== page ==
Experiential Marketing


Experiential marketing refers to a marketing team’s active involvement in building a consumer experience with a product or service. It gives consumers something they can connect with, feel, taste, smell, or see in a real-world setting. Businesses use experiential marketing strategies to optimize the customer experience for better business outcomes.

Marketing activities can create engagement, but they may or may not build experience. Many consumers ignore junk mail and overlook online advertisements as they go about their business. These activities don’t build loyalty or inspire memories associated with a brand. When someone uses a sample of body wash or tastes a freshly brewed cup of coffee, he or she gains experience with the actual product. Even touching the microfiber or leather of a sofa in a furniture store serves as an experiential marketing activity.

Experiential marketing works because it provides measurable results. Marketers can evaluate the number of sales generated on a day when customers could taste a product. They can use social listening to discover what people are saying about product samples. For products that aren’t hands-on, marketers can measure engagement via the number of impressions. Impressions may foreshadow sales in the near and distant future.

While experiential marketing makes sense for many products and services, it requires both time and money. Some businesses need to make difficult decisions between different marketing strategies. When used as a complementary marketing strategy, experiential marketing can create brand evangelists, improve brand awareness and understanding, and directly impact ROI.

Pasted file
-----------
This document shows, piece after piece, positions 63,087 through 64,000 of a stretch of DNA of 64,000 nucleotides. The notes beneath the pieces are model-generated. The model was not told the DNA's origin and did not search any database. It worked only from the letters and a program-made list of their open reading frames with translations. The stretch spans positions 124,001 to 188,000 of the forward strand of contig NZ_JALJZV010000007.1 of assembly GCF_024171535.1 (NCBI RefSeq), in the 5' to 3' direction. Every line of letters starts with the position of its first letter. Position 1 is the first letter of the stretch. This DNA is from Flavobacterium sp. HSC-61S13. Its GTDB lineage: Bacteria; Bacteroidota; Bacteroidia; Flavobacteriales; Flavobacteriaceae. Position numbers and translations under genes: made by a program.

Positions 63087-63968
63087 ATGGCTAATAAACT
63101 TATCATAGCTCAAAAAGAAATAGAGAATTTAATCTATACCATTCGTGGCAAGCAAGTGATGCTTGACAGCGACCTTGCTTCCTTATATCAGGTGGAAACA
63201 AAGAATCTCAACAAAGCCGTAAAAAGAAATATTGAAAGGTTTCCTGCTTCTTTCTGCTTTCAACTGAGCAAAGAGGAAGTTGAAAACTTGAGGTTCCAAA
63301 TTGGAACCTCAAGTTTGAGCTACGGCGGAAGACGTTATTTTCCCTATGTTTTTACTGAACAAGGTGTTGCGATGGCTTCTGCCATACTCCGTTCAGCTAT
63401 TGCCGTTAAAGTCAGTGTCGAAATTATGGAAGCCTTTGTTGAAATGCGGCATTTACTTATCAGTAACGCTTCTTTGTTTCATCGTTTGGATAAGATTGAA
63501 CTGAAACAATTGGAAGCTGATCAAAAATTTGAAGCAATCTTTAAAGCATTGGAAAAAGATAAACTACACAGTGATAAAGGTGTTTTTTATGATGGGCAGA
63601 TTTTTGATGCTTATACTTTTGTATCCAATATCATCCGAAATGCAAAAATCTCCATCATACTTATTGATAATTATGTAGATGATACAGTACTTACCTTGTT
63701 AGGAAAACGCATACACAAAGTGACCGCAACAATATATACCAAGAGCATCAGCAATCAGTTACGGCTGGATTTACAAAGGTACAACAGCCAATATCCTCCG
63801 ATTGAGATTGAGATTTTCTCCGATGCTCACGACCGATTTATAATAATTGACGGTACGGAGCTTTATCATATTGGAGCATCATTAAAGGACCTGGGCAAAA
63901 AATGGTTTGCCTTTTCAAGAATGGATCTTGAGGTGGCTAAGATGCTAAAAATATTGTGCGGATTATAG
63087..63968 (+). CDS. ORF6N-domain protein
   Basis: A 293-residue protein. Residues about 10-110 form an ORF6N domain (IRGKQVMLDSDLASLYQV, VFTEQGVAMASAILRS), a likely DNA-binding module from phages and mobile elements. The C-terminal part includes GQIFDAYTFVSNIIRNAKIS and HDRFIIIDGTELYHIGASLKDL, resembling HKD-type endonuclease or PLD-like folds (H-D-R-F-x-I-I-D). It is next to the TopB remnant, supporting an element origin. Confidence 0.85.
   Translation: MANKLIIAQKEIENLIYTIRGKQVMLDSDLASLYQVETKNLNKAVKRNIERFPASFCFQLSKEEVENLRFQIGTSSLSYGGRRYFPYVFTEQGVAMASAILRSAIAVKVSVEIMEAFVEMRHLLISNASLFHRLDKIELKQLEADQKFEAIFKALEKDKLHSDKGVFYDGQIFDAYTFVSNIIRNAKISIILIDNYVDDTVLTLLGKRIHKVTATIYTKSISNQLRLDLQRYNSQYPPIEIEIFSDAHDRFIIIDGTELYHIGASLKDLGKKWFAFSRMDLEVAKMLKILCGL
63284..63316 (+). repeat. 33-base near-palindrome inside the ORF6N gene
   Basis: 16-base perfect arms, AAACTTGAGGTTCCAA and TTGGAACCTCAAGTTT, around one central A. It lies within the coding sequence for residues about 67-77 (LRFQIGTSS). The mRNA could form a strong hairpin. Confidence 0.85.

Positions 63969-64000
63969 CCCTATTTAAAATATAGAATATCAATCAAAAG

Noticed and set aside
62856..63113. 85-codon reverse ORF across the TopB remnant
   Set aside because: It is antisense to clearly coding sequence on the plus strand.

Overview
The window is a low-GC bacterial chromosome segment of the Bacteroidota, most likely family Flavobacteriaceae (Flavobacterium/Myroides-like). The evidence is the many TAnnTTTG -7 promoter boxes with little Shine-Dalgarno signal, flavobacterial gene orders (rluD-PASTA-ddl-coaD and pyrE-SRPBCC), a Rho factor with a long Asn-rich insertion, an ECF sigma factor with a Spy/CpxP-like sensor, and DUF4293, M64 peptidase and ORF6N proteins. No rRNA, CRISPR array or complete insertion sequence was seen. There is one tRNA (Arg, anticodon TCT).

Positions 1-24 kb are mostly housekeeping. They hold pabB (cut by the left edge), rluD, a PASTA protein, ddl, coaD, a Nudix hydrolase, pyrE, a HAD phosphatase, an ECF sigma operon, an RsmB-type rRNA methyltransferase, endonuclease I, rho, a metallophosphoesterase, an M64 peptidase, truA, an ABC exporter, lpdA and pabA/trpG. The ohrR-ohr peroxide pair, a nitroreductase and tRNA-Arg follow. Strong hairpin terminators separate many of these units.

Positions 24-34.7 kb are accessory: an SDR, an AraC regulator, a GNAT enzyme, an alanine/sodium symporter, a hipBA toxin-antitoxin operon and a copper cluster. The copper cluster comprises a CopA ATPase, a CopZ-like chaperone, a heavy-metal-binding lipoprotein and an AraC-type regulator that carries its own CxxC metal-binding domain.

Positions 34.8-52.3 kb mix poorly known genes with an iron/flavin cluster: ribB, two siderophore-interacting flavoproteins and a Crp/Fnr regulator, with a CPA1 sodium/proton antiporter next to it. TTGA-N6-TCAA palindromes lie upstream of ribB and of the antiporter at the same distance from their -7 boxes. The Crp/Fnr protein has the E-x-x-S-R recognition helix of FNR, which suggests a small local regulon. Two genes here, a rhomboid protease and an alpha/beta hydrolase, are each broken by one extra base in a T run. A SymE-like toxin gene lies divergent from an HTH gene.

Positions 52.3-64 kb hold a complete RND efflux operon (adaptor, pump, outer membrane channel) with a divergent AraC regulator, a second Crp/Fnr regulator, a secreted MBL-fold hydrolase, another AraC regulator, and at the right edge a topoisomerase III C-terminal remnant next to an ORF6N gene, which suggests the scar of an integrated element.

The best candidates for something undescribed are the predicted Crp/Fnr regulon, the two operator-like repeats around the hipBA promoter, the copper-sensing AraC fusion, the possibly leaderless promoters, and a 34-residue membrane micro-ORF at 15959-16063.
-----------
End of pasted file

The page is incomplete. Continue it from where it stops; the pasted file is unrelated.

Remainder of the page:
The key component in every experiential marketing campaign is the product or service, itself. Giving a consumer the ability to try, test, or touch the product creates an experience. While experiential marketing events do not always provide free samples, they may offer a discount or another promotion to thank consumers for taking the time out of their day.

There are many examples of successful experiential marketing campaigns:

  • Early in 2016 Lean Cuisine asked women how they “wanted to be weighed” with their #WeighThis campaign. The project resonated with women, who often have a difficult relationship with the scale. The campaign empowered women by allowing them to focus less on their weight and more on what matters – their health and wellness. The YouTube video has over 50,000 views.
  • Guinness sent “flight crews” to over 1600 venues over 9 weekends and created quite a buzz in 2013 with their award-winning campaign. Anyone drinking a pint was given a chance to win a trip to Dublin – the private flight left that very night. Smaller themed prizes were awarded throughout the night.
  • Delta’s “stillness in motion” earned them 9.3 million social impressions.
  • Carlsberg unveiled a billboard named ‘Probably the best poster in the world’ in Brick Lane, London, and for many people, this genuinely delivered on its promise.

As you can see from the billboard below, there was an actual working tap attached to the center where people could pull their own pints.


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